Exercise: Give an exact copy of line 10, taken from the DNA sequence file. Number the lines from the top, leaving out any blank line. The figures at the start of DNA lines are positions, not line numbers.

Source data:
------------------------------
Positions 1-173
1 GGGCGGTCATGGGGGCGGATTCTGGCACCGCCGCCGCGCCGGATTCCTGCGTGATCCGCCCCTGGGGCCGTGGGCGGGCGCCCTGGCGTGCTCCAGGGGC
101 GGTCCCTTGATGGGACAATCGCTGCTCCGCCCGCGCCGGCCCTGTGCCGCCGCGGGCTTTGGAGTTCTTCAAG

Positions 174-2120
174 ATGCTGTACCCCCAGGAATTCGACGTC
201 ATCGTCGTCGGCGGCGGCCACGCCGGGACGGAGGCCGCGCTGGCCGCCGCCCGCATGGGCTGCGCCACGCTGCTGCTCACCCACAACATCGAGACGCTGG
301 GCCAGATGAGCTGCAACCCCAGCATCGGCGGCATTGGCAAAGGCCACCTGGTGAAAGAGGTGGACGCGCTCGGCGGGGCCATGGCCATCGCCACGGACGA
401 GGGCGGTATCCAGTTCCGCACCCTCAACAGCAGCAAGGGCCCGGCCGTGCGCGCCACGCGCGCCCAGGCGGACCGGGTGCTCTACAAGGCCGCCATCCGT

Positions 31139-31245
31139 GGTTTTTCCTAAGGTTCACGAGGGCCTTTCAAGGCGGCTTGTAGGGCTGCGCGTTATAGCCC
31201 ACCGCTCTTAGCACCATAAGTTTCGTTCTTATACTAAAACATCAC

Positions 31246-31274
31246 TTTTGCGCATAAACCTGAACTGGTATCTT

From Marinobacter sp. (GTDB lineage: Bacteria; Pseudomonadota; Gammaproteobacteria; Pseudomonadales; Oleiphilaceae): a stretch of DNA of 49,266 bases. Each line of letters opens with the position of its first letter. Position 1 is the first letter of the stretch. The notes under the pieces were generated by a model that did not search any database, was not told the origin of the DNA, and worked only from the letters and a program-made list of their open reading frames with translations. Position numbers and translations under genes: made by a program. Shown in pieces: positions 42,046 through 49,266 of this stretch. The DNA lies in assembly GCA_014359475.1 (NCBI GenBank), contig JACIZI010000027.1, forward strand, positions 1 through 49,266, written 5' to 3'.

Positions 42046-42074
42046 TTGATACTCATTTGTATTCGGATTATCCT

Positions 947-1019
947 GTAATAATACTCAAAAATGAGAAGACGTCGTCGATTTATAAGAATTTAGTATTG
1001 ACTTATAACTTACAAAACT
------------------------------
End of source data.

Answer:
31139 GGTTTTTCCTAAGGTTCACGAGGGCCTTTCAAGGCGGCTTGTAGGGCTGCGCGTTATAGCCC